Report Critical Of University Officials' Dismissal Of Salaita

Dec 23, 2014

A committee investigating the University of Illinois’ handling of Steven Salaita -- a professor whose job offer with the university was withdrawn due to his social media posts -- issued a report today criticizing school officials. 

Steven Salaita held a press conference at the University of Illinois at Urbana-Champaign in the summer.
Credit Jim Meadows, WILL
 Phyllis Wise, chancellor of the University of Illinois’ main campus, violated procedures when she failed to consult key academic officers before telling a controversial professor that he would not get the job he had been promised. That’s according to the report issued today by the Committee on Academic Freedom and Tenure, a panel made up of U of I professors tasked with investigating the school’s unprecedented decision to not hire a professor who had already received and accepted a formal job offer.  The Board of Trustees voted not to hire Salaita because of his Twitter posts during last summer’s Israeli-Gaza conflict. Wise had called these tweets “hate speech.” While the new report is critical of university administration, it only makes recommendations and is non-binding. The report says the school should reconsider Salaita for the job.  No university official responded to requests for comment. UPDATE:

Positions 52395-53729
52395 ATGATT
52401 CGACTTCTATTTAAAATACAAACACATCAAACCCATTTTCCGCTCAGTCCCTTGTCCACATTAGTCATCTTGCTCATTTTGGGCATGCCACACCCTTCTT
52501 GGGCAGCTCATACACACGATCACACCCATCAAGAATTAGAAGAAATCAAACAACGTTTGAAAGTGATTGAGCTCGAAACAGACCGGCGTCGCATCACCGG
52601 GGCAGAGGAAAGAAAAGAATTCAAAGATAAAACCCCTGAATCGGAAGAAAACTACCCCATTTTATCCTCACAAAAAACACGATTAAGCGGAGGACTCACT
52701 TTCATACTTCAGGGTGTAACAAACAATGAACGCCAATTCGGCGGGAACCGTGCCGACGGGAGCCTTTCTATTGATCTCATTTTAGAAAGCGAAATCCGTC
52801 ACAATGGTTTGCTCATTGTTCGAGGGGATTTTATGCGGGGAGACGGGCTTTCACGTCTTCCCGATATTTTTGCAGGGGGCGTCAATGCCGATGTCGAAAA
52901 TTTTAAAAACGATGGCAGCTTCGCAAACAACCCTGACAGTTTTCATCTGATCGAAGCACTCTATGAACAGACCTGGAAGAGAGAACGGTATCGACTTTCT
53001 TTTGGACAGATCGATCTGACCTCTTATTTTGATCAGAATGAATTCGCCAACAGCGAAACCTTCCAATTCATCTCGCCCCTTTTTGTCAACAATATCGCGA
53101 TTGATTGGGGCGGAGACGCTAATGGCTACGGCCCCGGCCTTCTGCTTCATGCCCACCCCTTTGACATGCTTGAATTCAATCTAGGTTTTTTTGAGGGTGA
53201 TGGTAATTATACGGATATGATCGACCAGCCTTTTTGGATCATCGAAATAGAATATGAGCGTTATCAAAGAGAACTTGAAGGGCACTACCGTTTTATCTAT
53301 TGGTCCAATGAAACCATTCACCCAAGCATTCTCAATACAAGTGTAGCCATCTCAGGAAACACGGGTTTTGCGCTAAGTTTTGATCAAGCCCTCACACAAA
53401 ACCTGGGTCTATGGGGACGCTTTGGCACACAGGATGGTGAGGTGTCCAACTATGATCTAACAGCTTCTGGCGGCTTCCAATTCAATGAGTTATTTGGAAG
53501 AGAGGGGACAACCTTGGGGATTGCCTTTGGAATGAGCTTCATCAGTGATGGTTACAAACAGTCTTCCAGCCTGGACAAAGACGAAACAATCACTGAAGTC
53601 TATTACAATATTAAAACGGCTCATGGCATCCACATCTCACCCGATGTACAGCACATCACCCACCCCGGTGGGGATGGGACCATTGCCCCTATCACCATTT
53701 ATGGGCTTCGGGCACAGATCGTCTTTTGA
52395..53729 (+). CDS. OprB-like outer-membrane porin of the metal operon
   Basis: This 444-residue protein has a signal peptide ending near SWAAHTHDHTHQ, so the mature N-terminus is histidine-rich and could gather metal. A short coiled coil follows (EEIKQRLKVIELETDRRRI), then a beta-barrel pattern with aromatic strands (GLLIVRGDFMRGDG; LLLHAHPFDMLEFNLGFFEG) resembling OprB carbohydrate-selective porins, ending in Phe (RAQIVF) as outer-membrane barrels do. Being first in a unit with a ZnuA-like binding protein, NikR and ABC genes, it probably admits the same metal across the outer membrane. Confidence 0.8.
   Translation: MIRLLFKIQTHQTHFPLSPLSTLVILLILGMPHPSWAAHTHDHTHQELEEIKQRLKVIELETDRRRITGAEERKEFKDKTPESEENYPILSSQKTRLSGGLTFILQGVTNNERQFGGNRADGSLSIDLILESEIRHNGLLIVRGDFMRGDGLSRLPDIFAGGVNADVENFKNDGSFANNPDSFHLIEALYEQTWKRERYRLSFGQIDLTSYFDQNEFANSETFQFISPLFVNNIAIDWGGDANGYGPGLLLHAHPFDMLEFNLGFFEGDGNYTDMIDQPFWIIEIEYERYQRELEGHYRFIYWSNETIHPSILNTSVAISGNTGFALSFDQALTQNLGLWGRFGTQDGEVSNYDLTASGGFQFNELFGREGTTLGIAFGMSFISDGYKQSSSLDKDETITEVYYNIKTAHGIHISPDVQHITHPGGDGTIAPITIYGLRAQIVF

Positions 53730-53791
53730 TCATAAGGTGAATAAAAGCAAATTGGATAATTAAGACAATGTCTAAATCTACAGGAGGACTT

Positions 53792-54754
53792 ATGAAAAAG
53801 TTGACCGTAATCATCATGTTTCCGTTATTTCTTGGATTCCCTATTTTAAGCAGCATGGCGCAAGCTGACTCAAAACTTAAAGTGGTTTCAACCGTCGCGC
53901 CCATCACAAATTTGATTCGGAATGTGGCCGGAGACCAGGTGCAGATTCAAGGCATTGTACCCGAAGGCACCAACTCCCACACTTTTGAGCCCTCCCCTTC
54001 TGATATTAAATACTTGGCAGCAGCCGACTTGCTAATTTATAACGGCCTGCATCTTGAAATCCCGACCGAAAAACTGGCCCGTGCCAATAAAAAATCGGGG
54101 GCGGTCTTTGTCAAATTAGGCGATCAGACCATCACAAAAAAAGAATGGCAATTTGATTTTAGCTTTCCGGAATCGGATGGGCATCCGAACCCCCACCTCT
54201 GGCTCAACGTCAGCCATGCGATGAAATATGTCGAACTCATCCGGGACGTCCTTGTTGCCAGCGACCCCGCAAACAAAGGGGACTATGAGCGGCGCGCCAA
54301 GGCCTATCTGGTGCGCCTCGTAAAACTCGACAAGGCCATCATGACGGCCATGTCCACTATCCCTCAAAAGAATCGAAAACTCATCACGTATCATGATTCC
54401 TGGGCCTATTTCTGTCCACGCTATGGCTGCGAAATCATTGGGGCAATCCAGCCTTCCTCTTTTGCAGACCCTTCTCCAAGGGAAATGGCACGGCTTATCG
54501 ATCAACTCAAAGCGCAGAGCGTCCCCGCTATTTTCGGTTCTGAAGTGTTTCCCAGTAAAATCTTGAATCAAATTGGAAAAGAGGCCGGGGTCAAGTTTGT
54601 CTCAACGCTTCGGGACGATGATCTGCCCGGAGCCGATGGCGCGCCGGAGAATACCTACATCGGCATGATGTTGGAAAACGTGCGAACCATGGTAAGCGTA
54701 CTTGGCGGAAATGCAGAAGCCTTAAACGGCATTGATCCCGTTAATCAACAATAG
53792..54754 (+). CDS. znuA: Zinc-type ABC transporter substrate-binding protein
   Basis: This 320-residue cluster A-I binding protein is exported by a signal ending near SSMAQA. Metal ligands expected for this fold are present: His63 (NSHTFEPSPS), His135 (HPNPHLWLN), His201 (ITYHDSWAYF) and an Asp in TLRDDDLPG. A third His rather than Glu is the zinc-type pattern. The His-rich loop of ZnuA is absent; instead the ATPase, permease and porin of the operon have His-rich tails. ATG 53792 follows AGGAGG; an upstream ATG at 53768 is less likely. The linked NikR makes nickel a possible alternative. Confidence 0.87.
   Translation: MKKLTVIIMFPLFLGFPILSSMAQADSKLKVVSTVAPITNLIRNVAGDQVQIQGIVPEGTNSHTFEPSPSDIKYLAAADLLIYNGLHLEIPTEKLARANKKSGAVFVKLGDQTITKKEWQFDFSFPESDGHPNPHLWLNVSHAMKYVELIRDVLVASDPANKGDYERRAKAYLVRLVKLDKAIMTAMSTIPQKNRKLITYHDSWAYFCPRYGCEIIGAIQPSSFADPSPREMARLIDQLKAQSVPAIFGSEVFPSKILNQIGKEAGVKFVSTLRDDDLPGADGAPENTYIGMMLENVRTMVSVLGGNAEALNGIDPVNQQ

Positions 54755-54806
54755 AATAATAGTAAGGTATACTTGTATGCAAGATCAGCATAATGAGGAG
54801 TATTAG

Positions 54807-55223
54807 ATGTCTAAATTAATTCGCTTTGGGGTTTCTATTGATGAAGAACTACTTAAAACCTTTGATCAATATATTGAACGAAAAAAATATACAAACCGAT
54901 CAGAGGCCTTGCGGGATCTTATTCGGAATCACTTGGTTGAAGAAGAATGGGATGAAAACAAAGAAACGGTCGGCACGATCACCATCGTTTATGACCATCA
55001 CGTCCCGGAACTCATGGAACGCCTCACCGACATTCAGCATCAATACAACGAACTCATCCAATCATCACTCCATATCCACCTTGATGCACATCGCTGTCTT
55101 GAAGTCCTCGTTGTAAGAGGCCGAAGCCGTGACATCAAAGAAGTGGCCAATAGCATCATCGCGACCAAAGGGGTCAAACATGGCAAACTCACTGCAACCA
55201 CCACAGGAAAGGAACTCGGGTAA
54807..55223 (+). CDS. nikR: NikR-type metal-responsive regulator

Here is Chancellor Wise's full statement:

I received the Committee on Academic Freedom and Tenure’s report this morning, and I thank them for their time and effort. I have read the report. It contains a great deal of information, and it is important that I thoroughly review it and discuss the findings and recommendations with the authors, the provost, deans and other campus leaders.    I strongly believe that shared governance, academic freedom and freedom of speech are foundational to the missions of all universities.  I know that my July massmail has been interpreted by some as creating a speech code policy. That was not my intent at all.  To the extent that it can be read as elevating civility above academic freedom, I want to make clear that I understand that my message was incorrect, and I apologize for that.  I look forward to further discussions on this topic with the faculty and to the clarity those conversations can provide to the campus community.  I sincerely regret that our campus has experienced negative impacts arising out of this matter and that the impact has been disproportionately felt by many of our faculty in the Arts, the Humanities and the Social Sciences. I want to make clear that we support the AAUP’s 1940 Statement of Principles on Academic Freedom and Tenure, as well as the updated statement released in 1970. It is our responsibility to foster a campus community where the most uncomfortable and contentious issues can be debated freely and openly. I look forward to continuing the conversations about how to fulfill that responsibility.  Finally, I want to make clear that since Prof. Salaita was not hired we have repeatedly reached out to Prof. Salaita’s attorneys to attempt to resolve this matter and to reimburse him for his reasonable losses. We are committed to continuing this process.